Judd Gregg: Last chance for congressional GOP

Judd Gregg: Last chance for congressional GOP
© Greg Nash

It really does not matter whether Donald TrumpDonald John TrumpTrump pushes back on recent polling data, says internal numbers are 'strongest we've had so far' Illinois state lawmaker apologizes for photos depicting mock assassination of Trump Scaramucci assembling team of former Cabinet members to speak out against Trump MORE or Ted CruzRafael (Ted) Edward Cruz3 real problems Republicans need to address to win in 2020 The Hill's Morning Report - Trump on defense over economic jitters Democrats keen to take on Cornyn despite formidable challenges MORE are nominated for president by the Republicans. Either choice will lead to a disastrous result in November.

This is a guess, of course, in a time when predicting anything is a precarious endeavor. 

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Still, it is difficult to imagine a result with either candidate that does not amount to a wiping of the political map. A devastating defeat for the nominee in November is near-certain, a loss of control of the Senate is likely and even a similar loss in the House is possible. 

There is a silver lining to this heavy cloud, however. Political parties all too often delay real political action because the landscape after the next election will supposedly be more favorable. 

Republicans, especially in the Senate, have been prone to this kind of political procrastination recently. But whichever party is in control, the end result is usually the same: tough choices are moved to the far side of a two-year horizon. And that horizon is always moving out another two years.

The time has come to end this pattern.

With the likelihood — in fact, the near-certainty — that the Republican Party is going to nominate a candidate for president who represents the functional equivalent of self-immolation, there is no over-the-horizon option; no after-the-next-election excuse.

The time is now.

This Congress, which will most likely be the last Republican Congress for some time, needs to use its majorities to lay down significant conservative policy markers. 

If it does so correctly, a couple of these proposals might even make it to the president’s desk. There they will be vetoed, but at least they will have been put on the record — and into prominent public view.

These markers will also give Republicans a basis for rebuilding the party on strong, clear policies in the “post-Donald” or “post-Ted” period of resurrection.

The first of these initiatives should be major tax reform passed by both Houses, now.   

There is consensus here on several basic but important principles. There should be lower rates, counterbalanced with fewer deductions. The doers in our society should be given a reason to go out and do. The tax code should be used to incentivize investment, which will then lead to a better economy and more jobs.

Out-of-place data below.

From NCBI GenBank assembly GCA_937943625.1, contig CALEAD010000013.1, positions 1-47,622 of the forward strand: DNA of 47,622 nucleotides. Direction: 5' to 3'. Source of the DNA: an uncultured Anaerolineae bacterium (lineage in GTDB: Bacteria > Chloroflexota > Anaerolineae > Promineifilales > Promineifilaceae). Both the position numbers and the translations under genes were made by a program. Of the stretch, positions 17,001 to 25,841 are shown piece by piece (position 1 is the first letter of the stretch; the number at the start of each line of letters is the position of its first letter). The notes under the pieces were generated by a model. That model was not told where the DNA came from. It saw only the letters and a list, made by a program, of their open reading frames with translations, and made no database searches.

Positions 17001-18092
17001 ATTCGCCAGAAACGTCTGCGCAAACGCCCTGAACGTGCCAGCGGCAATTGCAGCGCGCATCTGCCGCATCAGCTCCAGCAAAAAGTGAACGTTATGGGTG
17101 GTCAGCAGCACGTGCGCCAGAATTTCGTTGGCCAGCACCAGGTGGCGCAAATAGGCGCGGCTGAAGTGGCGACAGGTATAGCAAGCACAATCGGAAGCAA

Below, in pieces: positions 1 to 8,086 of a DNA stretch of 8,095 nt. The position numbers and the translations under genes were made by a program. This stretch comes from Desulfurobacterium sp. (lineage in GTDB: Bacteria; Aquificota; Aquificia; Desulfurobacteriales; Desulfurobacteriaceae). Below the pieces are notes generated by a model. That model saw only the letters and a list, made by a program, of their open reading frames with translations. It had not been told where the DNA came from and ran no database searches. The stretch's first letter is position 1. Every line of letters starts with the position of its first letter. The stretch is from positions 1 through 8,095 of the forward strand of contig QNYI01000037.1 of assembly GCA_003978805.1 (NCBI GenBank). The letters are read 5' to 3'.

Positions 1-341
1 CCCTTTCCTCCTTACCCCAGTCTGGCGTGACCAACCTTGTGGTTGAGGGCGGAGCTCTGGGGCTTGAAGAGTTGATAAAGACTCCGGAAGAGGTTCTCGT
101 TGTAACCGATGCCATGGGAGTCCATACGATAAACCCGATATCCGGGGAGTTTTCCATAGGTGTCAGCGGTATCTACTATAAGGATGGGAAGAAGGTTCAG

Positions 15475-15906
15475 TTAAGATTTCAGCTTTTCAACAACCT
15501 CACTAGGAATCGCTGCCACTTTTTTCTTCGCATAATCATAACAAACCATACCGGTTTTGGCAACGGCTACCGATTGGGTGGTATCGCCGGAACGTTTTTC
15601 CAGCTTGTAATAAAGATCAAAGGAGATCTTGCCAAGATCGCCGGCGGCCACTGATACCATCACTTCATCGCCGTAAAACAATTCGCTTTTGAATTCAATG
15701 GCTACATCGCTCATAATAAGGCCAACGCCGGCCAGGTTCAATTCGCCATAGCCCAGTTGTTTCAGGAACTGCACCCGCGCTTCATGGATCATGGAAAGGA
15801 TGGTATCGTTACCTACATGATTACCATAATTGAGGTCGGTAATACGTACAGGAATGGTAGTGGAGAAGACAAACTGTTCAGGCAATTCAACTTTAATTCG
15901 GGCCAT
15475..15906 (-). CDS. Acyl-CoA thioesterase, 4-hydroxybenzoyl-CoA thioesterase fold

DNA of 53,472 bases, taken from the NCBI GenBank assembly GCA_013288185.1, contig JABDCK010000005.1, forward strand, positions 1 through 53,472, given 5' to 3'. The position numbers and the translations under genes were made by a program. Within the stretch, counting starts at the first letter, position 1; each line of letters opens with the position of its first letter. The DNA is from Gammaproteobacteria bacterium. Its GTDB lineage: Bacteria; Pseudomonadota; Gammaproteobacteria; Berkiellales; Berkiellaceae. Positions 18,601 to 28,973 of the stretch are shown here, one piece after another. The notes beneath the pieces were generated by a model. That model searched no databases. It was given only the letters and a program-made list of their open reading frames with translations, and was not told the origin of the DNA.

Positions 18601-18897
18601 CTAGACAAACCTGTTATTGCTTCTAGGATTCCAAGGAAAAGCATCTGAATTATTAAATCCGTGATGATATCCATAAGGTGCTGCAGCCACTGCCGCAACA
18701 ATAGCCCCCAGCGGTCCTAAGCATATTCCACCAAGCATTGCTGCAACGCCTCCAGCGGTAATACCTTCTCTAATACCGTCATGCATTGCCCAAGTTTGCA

This is a great debate for Republicans to initiate.   

Yes, it does mean aggravating the interests that depend on the deductions and exemptions that are going to be cut back. But so what? Pick some fights. Do the right thing on policy and you win the fights.   

Pass real healthcare reform. Do not bother to repeal ObamaCare. This course has already been tried. Instead, do a substantive health reform package. Base it on the idea of insuring everyone for catastrophic events while allowing people to use health saving accounts, or HSAs, and other vehicles to cover their everyday health costs. 

Create a system that encourages healthy lifestyles, quality outcomes at lower costs, and gives people reasons to make good choices in buying their care.

Fix the social security disability system so that fraud and waste are dramatically reduced.

Fix the VA system so veterans have choices about where they get their care. 

Fund the intelligence services aggressively so we can find the Islamic fundamentalists who wish to do us harm and reorient the military establishment to fight this fight without outdated Cold War thinking.

The clock is running out. The campaigns are upon us. But an aggressive five-day-a-week schedule from now until the end of June should allow for the Congress to push out all these ideas and more.   

It will require leadership from the leadership — a defining of the path and an aggressive sticking to it so that legislation can be pushed through. 

Unfortunately, after December, Republicans in Congress will most likely have a lot of time to sit around and muse. 

A little extra lifting right now should be acceptable.  

Or to put it another way: This is your last chance, folks. Take it.

Judd Gregg (R) is a former governor and three-term senator from New Hampshire who served as chairman and ranking member of the Senate Budget Committee, and as ranking member of the Senate Appropriations Foreign Operations subcommittee.